You will upset some people for bringing this up again Mr Cherbi.We thought it had been put to bed years ago..

Anonymous said...

That letter from Swinney seems a bit of a fob off.Why didn't he appeal the Executive's refusal of the FOI request and why was it treated as an FOI request.
Wouldn't he have been better asking qestions in the parliament and then the FOI and why hasnt the info already been released ?

Anonymous said...

I suspect the same happened in my case.I was trying to sue my ex solicitor for how he lost several bids on a property and the day after my solicitor said he received a letter from the Law Society he withdrew from acting for us.We were able to get another solicitor to take the case on and it went to an out of court settlement only after I contacted a journalist I think you know.

I asked for the file of our second solicitor as we had paid his fees but he took out the letter from the Law Society and refuses to give it to us but we heard from one of his former employees the letter ordered him to drop our case.These are horribly evil people at the Law Society and put us through a lot of worry.

Keep up your good work Mr Cherbi in exposing these things.

gus said...

You are very brave for exposing this kind of scandal Mr Cherbi but please be careful.There are probably a few in the Law Society who want you dead for what you ahve reported on them.

Anonymous said...

How far did this case get and what happened to it and Mr Mcintyre ?

Anonymous said...

Mr Cherbi your report on this is very interesting but please stay out of this case for your own good.

Anonymous said...

saw what you wrote in the hootsmon on the legal aid thief so you obviously know something but not telling so tell !!!!

in the glen, said...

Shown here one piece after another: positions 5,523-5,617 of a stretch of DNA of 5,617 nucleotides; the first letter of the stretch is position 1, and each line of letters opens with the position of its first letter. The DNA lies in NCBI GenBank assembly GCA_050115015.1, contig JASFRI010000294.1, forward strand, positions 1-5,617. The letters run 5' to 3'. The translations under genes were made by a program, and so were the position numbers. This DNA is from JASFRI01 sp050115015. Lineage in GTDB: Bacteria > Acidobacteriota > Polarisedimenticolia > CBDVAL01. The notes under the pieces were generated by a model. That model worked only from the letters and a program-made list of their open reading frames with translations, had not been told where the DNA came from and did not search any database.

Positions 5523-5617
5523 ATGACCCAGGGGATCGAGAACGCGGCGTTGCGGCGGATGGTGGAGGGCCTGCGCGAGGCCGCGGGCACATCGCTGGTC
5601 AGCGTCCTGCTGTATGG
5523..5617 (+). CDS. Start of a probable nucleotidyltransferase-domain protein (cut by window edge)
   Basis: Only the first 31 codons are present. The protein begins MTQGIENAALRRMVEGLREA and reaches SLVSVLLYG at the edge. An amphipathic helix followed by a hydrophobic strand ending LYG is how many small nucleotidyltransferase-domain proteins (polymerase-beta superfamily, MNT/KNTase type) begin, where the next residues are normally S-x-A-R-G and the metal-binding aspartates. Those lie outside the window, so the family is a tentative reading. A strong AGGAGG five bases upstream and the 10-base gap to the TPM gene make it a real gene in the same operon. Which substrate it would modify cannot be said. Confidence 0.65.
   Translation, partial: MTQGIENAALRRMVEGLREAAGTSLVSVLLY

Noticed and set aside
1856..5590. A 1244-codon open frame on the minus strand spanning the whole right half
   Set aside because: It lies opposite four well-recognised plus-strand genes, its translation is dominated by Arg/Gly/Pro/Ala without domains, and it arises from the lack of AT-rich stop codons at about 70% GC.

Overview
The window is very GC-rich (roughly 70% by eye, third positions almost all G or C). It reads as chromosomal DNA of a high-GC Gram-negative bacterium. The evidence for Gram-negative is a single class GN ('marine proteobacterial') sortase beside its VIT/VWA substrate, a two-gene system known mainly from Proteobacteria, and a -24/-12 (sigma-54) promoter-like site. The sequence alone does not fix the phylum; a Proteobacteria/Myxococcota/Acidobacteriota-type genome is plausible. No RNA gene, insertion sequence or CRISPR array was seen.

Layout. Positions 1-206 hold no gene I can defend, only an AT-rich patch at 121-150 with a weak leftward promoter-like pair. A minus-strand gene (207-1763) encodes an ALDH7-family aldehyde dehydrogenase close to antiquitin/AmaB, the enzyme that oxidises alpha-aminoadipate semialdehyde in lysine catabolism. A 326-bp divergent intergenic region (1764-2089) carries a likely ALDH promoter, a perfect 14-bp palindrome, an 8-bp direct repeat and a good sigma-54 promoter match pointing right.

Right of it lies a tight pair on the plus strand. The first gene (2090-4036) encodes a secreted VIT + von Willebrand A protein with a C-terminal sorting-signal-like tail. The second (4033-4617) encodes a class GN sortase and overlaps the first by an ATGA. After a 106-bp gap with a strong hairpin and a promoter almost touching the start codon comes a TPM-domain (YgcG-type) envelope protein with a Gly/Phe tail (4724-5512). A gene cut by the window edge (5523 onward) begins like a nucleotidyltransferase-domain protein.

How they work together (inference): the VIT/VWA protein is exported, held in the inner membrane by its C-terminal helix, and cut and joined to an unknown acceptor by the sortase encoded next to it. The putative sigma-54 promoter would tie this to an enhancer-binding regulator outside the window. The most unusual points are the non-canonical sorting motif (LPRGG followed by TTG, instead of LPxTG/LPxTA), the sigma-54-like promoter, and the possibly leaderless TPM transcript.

Great to see Swinney caught up in this.If he doesnt carry it through to the end he will never be trustworthy.

Keep up the reporting.Good to see you are making the news this time and not just reporting it !.

Anonymous said...

Wheres the story on Paul Kirk ?

Thought you would have had a go at that today.

Anonymous said...

Mike West wrote a very nasty report about you Mr Cherbi.You might find yourself receiving a copy of it in the near future.

Anonymous said...

Mike West is the point man at the Scottish Executive to tell people who have been ruined by lawyers to fuck off on behalf of the Law Society.I'm not surprised he wrote a nasty report on Cherbi.They seem to go all out to target him any chance they get.

? said...

This story anything to do with this ? http://findarticles.com/p/articles/mi_qn4156/is_19991010/ai_n13944795

I want justice for life ruined by legal system
Neil Mackay Home Affairs Editor

EXCLUSIVE

RUINED businessman Iain McIntyre will this week take on the entire Scottish legal establishment in a judicial review which could lead to a devastating series of court actions totalling more than #11 million.

The property developer will claim that the Law Society of Scotland acted unlawfully by failing to investigate claims that some of the most respected legal firms destroyed his business by bungling simple property transactions.

McIntyre intends to sue a series of solicitors' firms and the Law Society of Scotland for an estimated #11 million if the judicial review succeeds.

McIntyre's lawyers will argue that the Law Society of Scotland has acted unlawfully because of a conflict of interests that sees it acting as both a watchdog, by promoting the public's interests, and as a professional body, promoting solicitors' interests.

The Law Society, according to McIntyre and his lawyer, refused to investigate the complaints of professional misconduct against the law firms.

As part of his legal challenge, McIntyre will claim that the Law Society's master insurance policy, which pays out if solicitors are successfully sued by the public, is also unlawful. If the court agrees, this could provoke a flood of demands by lawyers for their premiums to be returned, which could be anywhere up to #100 million.

Michael Robson, McIntyre's solicitor, said that "a conflict of interest" was built into the Law Society's insurance scheme, where the interests of the public are directly contrary to those of solicitors.

Robson said the Law Society's complaints procedure cannot be considered independent or impartial as "it is the profession judging its members".

He added: "The Law Society has set up an insurance system which protects solicitors at the expense of their clients. They have an interest in ensuring that claims under the policy are kept to a minimum."